MemScreen is an Art Based Research Project funded through the PEEK Program of the Austrian Research Fund (FWF). The Project is based at the Research lab for Film and TV at the Academy of Fine Arts in Vienna. It is developed by Tal Adler, Friedemann Derschmidt (project management), Karin Schneider, and Attila Kosa.



MemScreen finds new artistic methods to represent narrations and memories that are associated with
the complex historical connections between Israel and Austria, Austria and the holocaust. MemScreen
is creating and researching artistic methods to facilitate the translation of artworks from the Israeli
context to the Austrian/European one and vice versa.
One of our aims is to contribute possible ways of dealing with the question of contextualization that
marks a fundamental curatorial problem and is acute in the contemporary debate of new (artistic)
curatorship. Connected with this approach, the other aim is to create a Holocaust-connected
documentary that would use experimental strategies to represent the “problem of representation.” The
way the audience understands our art suggestions in Israel and Austria will also be researched and well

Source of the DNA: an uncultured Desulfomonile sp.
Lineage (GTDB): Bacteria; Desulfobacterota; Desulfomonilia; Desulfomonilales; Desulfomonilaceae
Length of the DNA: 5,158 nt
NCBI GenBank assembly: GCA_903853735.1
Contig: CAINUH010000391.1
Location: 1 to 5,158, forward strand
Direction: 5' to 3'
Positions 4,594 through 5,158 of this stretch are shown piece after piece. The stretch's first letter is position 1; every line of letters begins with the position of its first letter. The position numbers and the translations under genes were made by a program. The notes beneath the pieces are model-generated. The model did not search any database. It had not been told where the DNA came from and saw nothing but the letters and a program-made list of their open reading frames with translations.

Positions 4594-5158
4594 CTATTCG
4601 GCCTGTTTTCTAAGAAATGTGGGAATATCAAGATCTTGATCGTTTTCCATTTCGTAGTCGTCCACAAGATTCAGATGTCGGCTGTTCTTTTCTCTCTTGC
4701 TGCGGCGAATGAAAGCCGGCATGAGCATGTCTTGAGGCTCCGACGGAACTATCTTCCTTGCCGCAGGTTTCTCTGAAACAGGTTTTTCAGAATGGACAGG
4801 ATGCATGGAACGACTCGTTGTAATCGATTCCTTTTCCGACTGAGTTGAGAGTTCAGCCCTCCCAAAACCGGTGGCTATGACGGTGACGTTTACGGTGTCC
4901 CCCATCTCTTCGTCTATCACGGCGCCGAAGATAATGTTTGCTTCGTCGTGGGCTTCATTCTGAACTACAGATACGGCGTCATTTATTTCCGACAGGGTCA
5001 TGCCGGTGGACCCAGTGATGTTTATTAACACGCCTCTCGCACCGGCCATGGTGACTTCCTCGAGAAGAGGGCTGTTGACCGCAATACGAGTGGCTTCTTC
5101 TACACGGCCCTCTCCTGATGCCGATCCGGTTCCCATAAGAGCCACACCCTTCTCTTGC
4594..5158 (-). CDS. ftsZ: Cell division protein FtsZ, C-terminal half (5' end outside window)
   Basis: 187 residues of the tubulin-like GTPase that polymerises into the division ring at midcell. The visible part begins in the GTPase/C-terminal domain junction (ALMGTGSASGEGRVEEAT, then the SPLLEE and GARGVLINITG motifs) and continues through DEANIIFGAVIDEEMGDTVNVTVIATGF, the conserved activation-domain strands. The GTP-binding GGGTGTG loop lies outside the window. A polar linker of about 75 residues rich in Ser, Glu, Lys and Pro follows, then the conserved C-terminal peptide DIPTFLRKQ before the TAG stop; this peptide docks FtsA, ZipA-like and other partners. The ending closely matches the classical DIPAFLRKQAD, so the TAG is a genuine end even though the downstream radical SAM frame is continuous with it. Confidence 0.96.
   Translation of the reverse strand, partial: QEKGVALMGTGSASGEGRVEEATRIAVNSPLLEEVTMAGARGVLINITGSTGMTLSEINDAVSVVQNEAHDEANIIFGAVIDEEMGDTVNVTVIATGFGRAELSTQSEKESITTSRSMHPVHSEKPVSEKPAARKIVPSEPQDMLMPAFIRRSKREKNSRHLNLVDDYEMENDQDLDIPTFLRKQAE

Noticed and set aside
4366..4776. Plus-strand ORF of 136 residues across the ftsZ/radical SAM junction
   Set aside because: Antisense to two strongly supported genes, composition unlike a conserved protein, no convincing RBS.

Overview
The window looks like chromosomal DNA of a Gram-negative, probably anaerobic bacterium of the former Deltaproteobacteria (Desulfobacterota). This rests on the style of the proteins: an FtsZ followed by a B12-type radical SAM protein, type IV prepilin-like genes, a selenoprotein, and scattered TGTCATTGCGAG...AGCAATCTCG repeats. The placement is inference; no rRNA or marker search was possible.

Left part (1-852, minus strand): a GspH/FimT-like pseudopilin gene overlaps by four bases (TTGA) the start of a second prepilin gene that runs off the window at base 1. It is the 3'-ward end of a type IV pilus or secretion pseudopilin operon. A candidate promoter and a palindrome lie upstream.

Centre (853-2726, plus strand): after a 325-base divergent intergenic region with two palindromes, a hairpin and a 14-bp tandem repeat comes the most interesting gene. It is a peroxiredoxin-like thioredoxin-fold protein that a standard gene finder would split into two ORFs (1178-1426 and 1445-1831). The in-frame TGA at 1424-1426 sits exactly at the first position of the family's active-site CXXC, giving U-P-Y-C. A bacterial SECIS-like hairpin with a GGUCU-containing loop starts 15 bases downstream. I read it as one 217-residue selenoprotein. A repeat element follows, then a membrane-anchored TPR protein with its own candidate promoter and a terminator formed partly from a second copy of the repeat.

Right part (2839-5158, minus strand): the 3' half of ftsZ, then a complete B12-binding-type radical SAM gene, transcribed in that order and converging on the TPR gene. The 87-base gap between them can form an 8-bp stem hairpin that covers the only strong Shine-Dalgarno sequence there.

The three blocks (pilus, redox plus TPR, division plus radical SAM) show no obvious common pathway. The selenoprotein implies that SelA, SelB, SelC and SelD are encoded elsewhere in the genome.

though through.
MemScreen is a transnational project and will take place in our partner art institutions in Austria
(Academy of Fine Arts, Vienna) and Israel (Digital Art Center Holon, Bezalel Academy of Arts and
Design, Jerusalem, etc.). MemScreen continues our earlier, long-standing and broad scholarly and
artistic work on the connection between individual and collective memories (see above film projects
and installations of ritesinstitute and artworks of Tal Adler) and the axis Israel-Austria (see above the
Tal Adler & ritesinstitute projects). The core team consists of the artists and artist researchers Tal
Adler, Attila Kosa, ritesinstitute (Friedemann Derschmidt & Karin Schneider) and the Israeli writer
Ilana Schmueli, born in Cherniviz.
One pillar of the poroject is the organisation of intense workshops and public lectures at the partner
institutions with the board members. This approach will render our process more precise and establish
an interdisciplinary discursive and productive field for art-based research about memory, narration and
translation in Austria and Israel.
MemScreen defines itself as an archival project. Archive in this sense is not only understood as a fixed
data bank but also as a dynamic digital working platform. The digital archive in this context is a tool
to initiate effective learning processes for the MemScreen participants (the artist researcher team,
partners, board and artists-in-residence) and multiple publics. In the MemScreen archive the
narrations, memories, researched artworks, workshop discussions, objects and images are subject to be
rearranged and connected with new research questions. These questions develop within our practical